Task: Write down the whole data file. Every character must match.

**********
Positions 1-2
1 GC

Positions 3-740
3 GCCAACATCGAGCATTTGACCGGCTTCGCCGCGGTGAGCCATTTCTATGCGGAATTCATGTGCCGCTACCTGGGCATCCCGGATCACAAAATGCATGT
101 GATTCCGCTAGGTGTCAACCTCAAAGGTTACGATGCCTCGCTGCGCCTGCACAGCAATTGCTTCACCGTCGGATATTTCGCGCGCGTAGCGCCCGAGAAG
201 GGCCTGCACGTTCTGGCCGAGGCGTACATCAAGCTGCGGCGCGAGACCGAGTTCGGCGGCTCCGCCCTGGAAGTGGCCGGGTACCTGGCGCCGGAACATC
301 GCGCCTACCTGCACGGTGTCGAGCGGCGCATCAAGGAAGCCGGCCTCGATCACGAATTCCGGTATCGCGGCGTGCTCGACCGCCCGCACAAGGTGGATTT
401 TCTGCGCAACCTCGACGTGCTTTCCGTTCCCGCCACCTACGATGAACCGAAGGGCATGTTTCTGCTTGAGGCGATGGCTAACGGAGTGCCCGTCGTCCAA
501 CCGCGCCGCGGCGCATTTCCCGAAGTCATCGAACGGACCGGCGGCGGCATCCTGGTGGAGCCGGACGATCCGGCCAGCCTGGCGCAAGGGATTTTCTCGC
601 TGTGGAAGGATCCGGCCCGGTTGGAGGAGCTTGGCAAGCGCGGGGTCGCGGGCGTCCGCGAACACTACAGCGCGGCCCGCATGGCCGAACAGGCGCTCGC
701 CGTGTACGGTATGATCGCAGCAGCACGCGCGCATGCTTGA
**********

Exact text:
Positions 1-2
1 GC

Positions 3-740
3 GCCAACATCGAGCATTTGACCGGCTTCGCCGCGGTGAGCCATTTCTATGCGGAATTCATGTGCCGCTACCTGGGCATCCCGGATCACAAAATGCATGT
101 GATTCCGCTAGGTGTCAACCTCAAAGGTTACGATGCCTCGCTGCGCCTGCACAGCAATTGCTTCACCGTCGGATATTTCGCGCGCGTAGCGCCCGAGAAG
201 GGCCTGCACGTTCTGGCCGAGGCGTACATCAAGCTGCGGCGCGAGACCGAGTTCGGCGGCTCCGCCCTGGAAGTGGCCGGGTACCTGGCGCCGGAACATC
301 GCGCCTACCTGCACGGTGTCGAGCGGCGCATCAAGGAAGCCGGCCTCGATCACGAATTCCGGTATCGCGGCGTGCTCGACCGCCCGCACAAGGTGGATTT
401 TCTGCGCAACCTCGACGTGCTTTCCGTTCCCGCCACCTACGATGAACCGAAGGGCATGTTTCTGCTTGAGGCGATGGCTAACGGAGTGCCCGTCGTCCAA
501 CCGCGCCGCGGCGCATTTCCCGAAGTCATCGAACGGACCGGCGGCGGCATCCTGGTGGAGCCGGACGATCCGGCCAGCCTGGCGCAAGGGATTTTCTCGC
601 TGTGGAAGGATCCGGCCCGGTTGGAGGAGCTTGGCAAGCGCGGGGTCGCGGGCGTCCGCGAACACTACAGCGCGGCCCGCATGGCCGAACAGGCGCTCGC
701 CGTGTACGGTATGATCGCAGCAGCACGCGCGCATGCTTGA